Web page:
The Law Commission has today published an options paper for the Government on how it can change the law to ensure that corporations are effectively held to account for committing serious crimes. A number of options are presented, which we will consider in due course. For now, here are the headline points:

  • Identification doctrine: Many corporate criminal offences require ‘mental elements’, such as intention, knowledge, recklessness or dishonesty. As companies are not natural persons, in order for a company to be held criminally liable, a prosecutor must prove that the individuals involved in the crime had the required mental element of the offence and represent the “directing mind and will” of that company so that the individuals' actions can be considered those of the company (the ‘identification doctrine’). This is very difficult to establish, especially in larger organisations, and has led to criticism and a low number of corporate convictions. The Commission recommends either retention of the current doctrine or “allowing conduct to be attributed to a corporation if a member of the corporation’s senior management engaged in, consented to, or connived in the offence. A member of senior management would be any person who plays a significant role in the making of decisions about how the whole or a substantial part of the organisation’s activities are to be managed or organised, or the actual managing or organising of the whole or a substantial part of those activities.” It presents another option which goes further and recommends that the organisation’s CEO and CFO would always be considered to be members of senior management (likely in response to R v Barclays Plc [2018] 5 WLUK 736, where the criminal courts held that those individuals might not constitute the corporation’s directing mind and will if they did not have authority to engage in the conduct in question).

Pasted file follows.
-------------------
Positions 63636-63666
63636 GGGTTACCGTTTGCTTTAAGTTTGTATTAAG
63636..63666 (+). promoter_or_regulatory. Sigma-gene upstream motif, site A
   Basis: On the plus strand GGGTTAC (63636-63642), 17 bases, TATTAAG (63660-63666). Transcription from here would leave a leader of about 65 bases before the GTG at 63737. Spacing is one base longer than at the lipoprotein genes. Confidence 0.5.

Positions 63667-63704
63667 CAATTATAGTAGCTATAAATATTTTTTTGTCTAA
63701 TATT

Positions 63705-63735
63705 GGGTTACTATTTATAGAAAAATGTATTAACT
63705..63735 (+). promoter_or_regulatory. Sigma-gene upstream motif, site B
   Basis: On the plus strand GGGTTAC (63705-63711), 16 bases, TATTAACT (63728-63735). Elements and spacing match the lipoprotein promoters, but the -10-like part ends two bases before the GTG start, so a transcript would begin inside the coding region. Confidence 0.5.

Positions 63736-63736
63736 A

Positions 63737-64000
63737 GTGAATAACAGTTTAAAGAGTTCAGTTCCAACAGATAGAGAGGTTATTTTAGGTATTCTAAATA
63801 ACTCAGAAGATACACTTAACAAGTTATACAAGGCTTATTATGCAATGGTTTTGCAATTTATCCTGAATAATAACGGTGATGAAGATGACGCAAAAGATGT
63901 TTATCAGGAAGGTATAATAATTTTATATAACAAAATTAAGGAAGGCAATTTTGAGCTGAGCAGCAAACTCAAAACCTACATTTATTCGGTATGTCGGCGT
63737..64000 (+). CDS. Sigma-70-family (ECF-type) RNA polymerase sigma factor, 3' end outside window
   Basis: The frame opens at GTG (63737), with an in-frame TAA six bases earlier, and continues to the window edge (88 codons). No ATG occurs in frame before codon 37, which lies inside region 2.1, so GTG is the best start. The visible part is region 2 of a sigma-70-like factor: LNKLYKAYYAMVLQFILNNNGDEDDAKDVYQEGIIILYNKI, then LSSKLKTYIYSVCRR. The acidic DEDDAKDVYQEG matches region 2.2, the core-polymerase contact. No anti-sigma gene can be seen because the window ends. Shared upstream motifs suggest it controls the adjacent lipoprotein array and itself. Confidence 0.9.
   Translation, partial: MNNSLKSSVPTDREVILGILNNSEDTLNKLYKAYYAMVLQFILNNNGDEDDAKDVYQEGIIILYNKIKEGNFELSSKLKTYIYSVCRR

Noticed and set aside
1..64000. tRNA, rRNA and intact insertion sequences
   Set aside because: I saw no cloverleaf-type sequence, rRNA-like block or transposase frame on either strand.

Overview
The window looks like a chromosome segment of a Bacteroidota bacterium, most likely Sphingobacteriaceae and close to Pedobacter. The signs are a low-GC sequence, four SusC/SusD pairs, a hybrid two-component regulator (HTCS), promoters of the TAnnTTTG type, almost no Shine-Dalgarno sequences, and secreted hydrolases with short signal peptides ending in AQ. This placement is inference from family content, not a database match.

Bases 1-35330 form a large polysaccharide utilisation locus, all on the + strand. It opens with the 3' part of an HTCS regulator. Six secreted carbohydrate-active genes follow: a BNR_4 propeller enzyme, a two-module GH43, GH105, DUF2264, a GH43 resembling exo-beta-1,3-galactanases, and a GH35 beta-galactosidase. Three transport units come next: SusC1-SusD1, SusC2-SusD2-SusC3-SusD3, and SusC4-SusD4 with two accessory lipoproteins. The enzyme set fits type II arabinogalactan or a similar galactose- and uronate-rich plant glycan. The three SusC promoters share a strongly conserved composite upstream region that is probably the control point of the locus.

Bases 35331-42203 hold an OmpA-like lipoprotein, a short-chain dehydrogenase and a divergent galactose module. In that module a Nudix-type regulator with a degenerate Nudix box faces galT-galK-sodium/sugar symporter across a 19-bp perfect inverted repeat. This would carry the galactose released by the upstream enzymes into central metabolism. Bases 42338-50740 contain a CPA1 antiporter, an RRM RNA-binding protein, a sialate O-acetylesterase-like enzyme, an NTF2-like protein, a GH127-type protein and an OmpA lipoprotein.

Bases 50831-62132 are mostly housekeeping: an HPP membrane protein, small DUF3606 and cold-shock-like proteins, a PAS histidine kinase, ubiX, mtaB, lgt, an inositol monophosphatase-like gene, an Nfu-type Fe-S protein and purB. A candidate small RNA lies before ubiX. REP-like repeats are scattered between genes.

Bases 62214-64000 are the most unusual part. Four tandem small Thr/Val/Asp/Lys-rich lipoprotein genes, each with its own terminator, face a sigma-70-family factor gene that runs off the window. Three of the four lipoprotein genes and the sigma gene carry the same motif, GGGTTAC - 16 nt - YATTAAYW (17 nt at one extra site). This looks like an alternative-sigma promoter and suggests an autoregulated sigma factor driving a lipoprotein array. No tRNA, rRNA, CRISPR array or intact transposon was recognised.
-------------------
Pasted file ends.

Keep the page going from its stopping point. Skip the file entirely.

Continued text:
• Failure to prevent offences: The Commission rejects a general “failure to prevent crime” offence, but does see the benefit in introducing “failure to prevent” offences in respect of economic crimes. This should not be a broad “failure to prevent economic crime” as this would overlap with existing offences relating to bribery and facilitation of tax evasion; instead they recommend a “failure to prevent fraud by an associated person (such as an employee or agent)” offence. The Commission notes that the case for failure to prevent offences is more compelling if reforms are not made to the identification doctrine and lists three further offences which could be created (i) failure to prevent human rights abuses; (ii) failure to prevent ill-treatment or neglect; and (iii) failure to prevent computer misuse.
  • Liability of directors: The Commission concludes that, in principle, directors should not be personally criminally liable on the basis of neglect if the offence is one which requires proof of a particular mental state. Liability for directors on the basis of neglect should be restricted to offences of strict liability or negligence.